Effective Coroutine Flow

A Safer way to collect flows from Android UIs

Myungpyo Shim
8 min readJul 30, 2021

[Korean] English

Table of contents

You need to handle data stream that— is set of data related each other — from time to time when you develop an application. One of the examples you can think is observing data of a sensor which keep changing or data chunks which is part of a large file. In these cases, You can use various kinds of Stream APIs that are supported by the language itself or 3rd parties such as RxJava/Kotlin that is one of the ReactiveX implementation. But you have another option in Kotlin and that is Flow in Coroutine.

This posting is inspired by A Safer way to collect flows from Android UIs written by Manuel Vivo. 👍

Flow(Stream) has mainly two types: Cold flow and Hot flow. This posting explains possible inefficiency of cold flow when you use it carelessly and suggests possible solutions for it with a little bit of internal stories.

Cold Flow❄️ : Each collector will get its own stream every time it collects the flow.
Hot Flow🔥 : Each collector can share one stream and the stream can be started eagerly or lazily — It depends on the configuration of the flow.

If you read my previous posting Coroutine Flow Internal 1, you will be able to understand this posting more easily.👍

We sometimes apply various of architecture patterns to our application we make or even create our own architecture in order to loosen coupling between ui and business logics. Eventually, we get multiple layers from the domain to the ui layer thanks to the architecture pattern. The data flow flows through these layers (we tend to prefer uni-directional data flow these days).

A few layers could be a gateway layer for other layers as providing many additional functionalities like authentication or thread control.
(But this is not the topic of this posting 😅).

You can see the data flow from the UI to the DataSource and it’s uni-directinal round trip. As I’ve mentioned earlier, we (you and I including our coworkers) would make some boundaries like the point where the context can be switched or the point where authentication should be checked.

In the posting of Manuel Vivo, he also said it is very natural thing to create a Flow in the data layer and offer it to the UI layer in our application architecture. and actually many of components in JetPack are also using this way when they need to provide data stream to the UI layer.

In the above picture, UI requests data to the data layer and the data layer returns Flow to the UI. Eventually, the data layer starts to send its data to the UI layer exactly when the UI layer calls collect function.

Now, Let’s take a look some edge cases that cold flow could be ineffective and find out how to improve the performance of our app.

When we talk about the Flow, we can separate it as two main parts and those are Provider which provides data through the stream and Collector which collects data from the stream. Basically there are no buffers involved when a collector collects from the Cold Flow and this means both provider and collector can be suspended until they meet (Rendezvous). For this reason, there is no need to control stream window. So, there won’t be wasted resources if collectors control the collection timing appropriately.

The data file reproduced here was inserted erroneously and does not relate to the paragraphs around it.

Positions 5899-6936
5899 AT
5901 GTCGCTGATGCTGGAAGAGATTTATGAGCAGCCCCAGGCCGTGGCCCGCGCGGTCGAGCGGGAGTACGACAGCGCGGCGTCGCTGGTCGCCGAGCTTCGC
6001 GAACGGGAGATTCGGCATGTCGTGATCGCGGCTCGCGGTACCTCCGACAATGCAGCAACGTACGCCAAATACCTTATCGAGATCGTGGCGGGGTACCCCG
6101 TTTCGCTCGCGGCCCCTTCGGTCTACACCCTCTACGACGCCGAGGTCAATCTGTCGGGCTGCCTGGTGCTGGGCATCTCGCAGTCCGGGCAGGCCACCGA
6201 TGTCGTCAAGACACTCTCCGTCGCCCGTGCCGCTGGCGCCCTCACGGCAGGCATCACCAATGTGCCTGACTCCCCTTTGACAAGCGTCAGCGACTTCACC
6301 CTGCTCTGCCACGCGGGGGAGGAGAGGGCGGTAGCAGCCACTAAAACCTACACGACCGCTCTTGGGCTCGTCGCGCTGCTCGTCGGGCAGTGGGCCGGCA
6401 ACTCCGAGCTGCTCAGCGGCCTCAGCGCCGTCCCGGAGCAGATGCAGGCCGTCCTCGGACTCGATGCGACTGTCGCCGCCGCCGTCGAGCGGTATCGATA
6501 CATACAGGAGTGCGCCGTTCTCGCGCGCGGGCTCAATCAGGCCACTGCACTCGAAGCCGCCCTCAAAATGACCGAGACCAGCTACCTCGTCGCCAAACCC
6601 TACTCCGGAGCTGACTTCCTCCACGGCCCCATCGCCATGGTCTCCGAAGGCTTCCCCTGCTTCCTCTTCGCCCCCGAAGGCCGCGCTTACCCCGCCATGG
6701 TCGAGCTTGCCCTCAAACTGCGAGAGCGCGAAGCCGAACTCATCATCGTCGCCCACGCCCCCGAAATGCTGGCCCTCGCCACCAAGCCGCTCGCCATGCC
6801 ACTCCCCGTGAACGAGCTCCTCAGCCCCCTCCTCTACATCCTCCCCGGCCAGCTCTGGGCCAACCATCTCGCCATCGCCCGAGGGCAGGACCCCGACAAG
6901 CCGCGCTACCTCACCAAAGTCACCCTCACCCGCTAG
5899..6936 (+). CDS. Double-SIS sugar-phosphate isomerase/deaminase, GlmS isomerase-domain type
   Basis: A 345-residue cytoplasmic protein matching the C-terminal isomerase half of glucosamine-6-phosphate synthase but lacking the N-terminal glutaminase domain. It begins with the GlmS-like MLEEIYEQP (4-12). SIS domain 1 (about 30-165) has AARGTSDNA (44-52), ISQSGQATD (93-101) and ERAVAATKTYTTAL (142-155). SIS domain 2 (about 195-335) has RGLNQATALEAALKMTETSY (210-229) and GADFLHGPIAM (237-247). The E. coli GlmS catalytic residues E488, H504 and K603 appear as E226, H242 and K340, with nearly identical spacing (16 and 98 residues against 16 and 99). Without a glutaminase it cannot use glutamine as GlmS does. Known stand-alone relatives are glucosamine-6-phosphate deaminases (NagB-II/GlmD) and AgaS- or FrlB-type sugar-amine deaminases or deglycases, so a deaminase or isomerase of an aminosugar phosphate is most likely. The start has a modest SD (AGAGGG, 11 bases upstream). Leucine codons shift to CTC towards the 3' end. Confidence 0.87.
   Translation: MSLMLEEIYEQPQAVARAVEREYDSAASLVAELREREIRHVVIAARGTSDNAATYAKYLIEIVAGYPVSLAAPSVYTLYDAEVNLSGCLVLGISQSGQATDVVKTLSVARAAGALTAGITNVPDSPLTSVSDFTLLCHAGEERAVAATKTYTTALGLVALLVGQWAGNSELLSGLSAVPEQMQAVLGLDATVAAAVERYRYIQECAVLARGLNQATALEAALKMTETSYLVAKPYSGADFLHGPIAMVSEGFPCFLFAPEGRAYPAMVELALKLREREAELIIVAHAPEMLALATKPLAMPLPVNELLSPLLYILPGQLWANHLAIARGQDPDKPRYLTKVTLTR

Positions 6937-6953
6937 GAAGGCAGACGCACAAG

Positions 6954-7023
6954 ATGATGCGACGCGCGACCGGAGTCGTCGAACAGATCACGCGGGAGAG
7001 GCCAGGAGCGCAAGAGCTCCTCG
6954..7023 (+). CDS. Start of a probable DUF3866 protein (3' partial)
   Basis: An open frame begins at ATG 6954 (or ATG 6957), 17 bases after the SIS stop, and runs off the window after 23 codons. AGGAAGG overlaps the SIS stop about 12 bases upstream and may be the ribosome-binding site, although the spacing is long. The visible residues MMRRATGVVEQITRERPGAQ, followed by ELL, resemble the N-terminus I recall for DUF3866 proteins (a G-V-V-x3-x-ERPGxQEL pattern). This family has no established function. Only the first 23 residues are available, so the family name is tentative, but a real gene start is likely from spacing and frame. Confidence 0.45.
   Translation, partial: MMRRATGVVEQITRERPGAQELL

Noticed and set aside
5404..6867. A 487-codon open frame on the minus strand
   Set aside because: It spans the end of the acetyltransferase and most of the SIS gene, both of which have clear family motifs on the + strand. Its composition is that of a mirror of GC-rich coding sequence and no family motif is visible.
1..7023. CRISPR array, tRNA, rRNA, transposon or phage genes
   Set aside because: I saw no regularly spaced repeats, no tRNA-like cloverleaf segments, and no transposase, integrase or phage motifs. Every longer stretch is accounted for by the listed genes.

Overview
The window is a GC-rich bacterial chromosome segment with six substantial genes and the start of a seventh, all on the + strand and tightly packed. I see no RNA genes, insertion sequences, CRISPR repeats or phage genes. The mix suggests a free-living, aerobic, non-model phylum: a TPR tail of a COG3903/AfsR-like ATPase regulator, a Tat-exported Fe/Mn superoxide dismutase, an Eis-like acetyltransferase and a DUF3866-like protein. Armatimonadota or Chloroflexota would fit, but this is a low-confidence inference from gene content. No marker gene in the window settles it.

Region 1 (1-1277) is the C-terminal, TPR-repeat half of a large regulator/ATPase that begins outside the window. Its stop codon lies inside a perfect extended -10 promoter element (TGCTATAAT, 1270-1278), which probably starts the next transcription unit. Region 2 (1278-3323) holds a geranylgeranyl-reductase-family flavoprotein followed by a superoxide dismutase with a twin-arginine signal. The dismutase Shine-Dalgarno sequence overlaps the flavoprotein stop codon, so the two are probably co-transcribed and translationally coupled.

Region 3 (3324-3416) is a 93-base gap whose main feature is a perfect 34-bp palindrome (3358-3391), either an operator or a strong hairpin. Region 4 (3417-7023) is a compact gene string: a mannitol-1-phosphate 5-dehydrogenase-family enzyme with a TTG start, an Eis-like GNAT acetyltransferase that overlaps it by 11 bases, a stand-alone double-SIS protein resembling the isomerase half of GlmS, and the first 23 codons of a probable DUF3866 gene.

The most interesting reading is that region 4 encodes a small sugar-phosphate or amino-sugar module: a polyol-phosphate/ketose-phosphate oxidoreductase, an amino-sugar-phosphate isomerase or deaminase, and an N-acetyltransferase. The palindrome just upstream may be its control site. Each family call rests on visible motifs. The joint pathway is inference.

In Android, we can collect from a flow in the coroutine that is created by launchWhenXXX coroutine builder (e.g. launchWhenStarted, launchWhenResumed, …) so that the collector controls the collection timing. To be more specific, In the onStart-onStop lifecycle bound coroutine, collector can be lazily started when the UI lifecycle is in before onStart state and can be paused when the UI lifecycle is after onStop state. However this is insufficient in some cases 😭.

When you use callbackFlow { } which is one of the flow builders or some operators like buffer, conflated, flowOn, and shareIn, the flow you use can not react from the UI lifecycle. That’s because the aforementioned flow has builtin❗️buffer ❗️in it and this makes the flow emits data until the buffer is fully filled with data even though there are no collectors attached.

Let’s take a look the code snippet of callbackFlow { } builder.

Above code snippet is constructor of callbackFlow { } builder. The constructor receives capacity of buffer as its parameter and extends from ChannelFlowBuilder and it means it uses channel buffer internally.

The flowOn operator is used to change the execution context of upstream flow (mainly for changing its dispatcher). When we use flow with the operator flowOn in order to change the dispatcher, it creates channel buffer internally.
We covered it in the previous posting “Coroutine Flow Internal 1”.

You can see the differences between buffered and no-buffered flow collection.

When the provider emits data to the collector, the collector collects the data in its suspending collection block. When the collection is too slow or is paused temporarily, the provider can not emit data anymore and is suspended until the collector is available.
(The gray colored emission and collection flows won’t be happened here.)

However if you use aforementioned callbackFlow { } builder or the operators which has a buffer internally, Provider can emits its data even if collectors of the stream are suspended like above picture. This is because the provider can emits its data to the buffer which is located in the middle of prrovider and collector.